Fast Forward: a vision for Sydney College of the Arts, co-hosted by Friends of SCA (FOSCA) and Artspace Sydney, was held at Artspace on 31 May 2017. It brought together 20 individuals from across the visual arts and allied areas for an open and wide ranging discussion about the future of Sydney College of the Arts.

You can listen to a complete audio recording of the event here

You can view video excerpts of the event here

The event occurred two days after the University of Sydney released its Final Change Plan (FCP) for Sydney College of the Arts, confirming that the College will relocate in 2019 to the Old Teachers College Building on the Camperdown campus. Organisationally SCA will move from being an independent faculty to a department within the School of Literature, Art and Media (SLAM) in the Faculty of Arts and Social Sciences (FASS).

Fast Forward was conceived by FOSCA, prompted by observing that until now the University’s thinking about SCA has been more concerned with controlling its finances than ensuring its long-term vitality. The event was conceived as an opportunity to think expansively beyond the current situation, in ways that can contribute to a revitalized future for SCA.

The participants came from varied backgrounds and put forward a range of views. However there was complete agreement on these key points: that there is a significant role for a renewed SCA to play in the University and the broader community, and that SCA staff must be the ones to shape its future direction.

The opening session featured six speakers, Lucas Ilhein, Lily Hibberd, Alexie Glass-Kantor, Barry Keldoulis, Grace Cochrane and Helen Grace, who each spoke briefly in response to an allocated question. The level of goodwill towards SCA throughout the room was consistently high:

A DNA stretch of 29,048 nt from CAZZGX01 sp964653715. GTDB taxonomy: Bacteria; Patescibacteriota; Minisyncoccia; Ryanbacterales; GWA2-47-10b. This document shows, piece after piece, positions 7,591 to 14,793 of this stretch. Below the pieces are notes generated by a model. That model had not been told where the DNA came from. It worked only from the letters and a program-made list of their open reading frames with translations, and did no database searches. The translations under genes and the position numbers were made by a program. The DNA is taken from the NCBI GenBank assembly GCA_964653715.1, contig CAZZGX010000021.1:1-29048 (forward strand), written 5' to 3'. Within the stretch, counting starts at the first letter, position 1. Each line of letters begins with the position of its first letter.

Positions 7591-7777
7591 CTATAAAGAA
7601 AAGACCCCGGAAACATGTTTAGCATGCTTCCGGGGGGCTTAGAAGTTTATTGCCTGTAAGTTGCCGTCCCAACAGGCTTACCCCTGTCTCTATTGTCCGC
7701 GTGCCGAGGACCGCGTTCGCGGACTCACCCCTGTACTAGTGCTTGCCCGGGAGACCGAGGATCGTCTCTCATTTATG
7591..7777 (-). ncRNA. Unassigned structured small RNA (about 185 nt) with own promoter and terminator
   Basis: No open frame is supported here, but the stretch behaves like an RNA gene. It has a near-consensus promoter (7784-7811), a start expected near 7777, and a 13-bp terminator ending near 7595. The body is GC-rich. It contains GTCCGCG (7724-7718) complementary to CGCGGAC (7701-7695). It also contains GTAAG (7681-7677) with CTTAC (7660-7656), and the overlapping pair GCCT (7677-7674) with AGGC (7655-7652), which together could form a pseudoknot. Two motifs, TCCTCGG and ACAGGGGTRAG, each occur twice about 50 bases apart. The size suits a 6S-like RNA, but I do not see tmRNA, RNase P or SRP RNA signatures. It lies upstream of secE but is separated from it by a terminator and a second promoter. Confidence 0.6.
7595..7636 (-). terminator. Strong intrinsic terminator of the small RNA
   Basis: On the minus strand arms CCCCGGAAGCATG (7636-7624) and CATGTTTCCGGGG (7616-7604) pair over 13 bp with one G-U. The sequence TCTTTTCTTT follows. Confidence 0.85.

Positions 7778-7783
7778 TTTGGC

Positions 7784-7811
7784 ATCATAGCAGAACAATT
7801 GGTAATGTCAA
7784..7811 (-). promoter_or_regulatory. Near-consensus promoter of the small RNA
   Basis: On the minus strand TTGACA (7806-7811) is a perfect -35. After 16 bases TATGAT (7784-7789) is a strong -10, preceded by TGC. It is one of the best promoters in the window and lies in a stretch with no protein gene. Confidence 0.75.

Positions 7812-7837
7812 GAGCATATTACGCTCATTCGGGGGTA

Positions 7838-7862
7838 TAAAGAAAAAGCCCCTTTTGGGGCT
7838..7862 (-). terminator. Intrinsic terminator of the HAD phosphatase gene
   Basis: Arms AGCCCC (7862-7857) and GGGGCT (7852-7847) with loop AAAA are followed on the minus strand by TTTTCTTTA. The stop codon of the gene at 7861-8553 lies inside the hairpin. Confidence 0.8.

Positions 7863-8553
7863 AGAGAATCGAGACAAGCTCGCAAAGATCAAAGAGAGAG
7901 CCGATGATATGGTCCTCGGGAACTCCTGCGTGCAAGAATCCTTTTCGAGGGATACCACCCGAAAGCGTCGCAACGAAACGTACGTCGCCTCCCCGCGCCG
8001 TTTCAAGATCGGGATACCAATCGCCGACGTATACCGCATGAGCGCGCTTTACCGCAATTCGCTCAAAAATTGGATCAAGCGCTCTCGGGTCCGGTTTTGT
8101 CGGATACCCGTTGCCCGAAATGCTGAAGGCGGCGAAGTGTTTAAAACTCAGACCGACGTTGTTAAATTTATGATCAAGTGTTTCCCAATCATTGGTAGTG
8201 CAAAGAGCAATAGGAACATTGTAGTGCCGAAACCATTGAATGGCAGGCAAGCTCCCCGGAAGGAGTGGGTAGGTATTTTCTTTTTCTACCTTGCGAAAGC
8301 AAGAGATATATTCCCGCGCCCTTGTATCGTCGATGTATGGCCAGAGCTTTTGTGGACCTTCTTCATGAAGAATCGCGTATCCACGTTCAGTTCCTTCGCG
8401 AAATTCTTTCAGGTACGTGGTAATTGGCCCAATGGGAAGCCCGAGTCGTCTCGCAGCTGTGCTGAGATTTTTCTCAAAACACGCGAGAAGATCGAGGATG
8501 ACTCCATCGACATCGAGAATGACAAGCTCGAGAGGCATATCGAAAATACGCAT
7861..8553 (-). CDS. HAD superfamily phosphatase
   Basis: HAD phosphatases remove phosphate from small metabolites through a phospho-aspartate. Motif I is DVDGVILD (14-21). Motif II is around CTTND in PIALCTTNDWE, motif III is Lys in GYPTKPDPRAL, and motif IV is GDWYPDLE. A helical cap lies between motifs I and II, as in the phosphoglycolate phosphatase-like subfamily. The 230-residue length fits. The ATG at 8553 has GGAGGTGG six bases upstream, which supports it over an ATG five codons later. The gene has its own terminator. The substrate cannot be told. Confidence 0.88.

“This is actually, potentially (if we choose it to be) a really exciting moment, whether it is idea-driven, studio based, conceptual – it depends on the community that is now a part of the new Sydney College of the Arts as it moves into its new home.”

Lucas Ilhein—artist and academic

This did not however prevent people from posing hard questions:

“I think Sydney College of the Arts needs a Strategic Plan. People need to sit in a room for five days with a range of 10-12 stakeholders drawn from teachers and students, from leadership, new executive team, from the University itself and I think they have to ask the question ‘why does Sydney College of the Arts exist? Should it exist? If it does, what does it look like?’”

Alexie Glass-Kantor—Executive Director, Artspace Sydney


Lily Hibberd, speaker, with moderator Anne Flanagan
Image credit: Merilyn Fairskye

Ideas explored over the afternoon were:



SCA is about to move to a new location and renew its curriculum, a situation not unlike where it was 40 years ago, as an institution just starting out, a small community, inspired by shared values.  The move is forcing SCA to confront its future, and not just for the next five years. The opportunity exists to forge a sustainable long-term vision for SCA, yet the one articulated by the University to date is weak and fails to inspire. The staff of SCA urgently need time and resources to develop and articulate their vision for SCA. A strategic plan for the new SCA, established by the staff and clearly articulated to the community, will attract students, and support from institutions outside the University will follow. This should be an immediate task. SCA’s future image and identity depend on this process; they can’t be tacked on.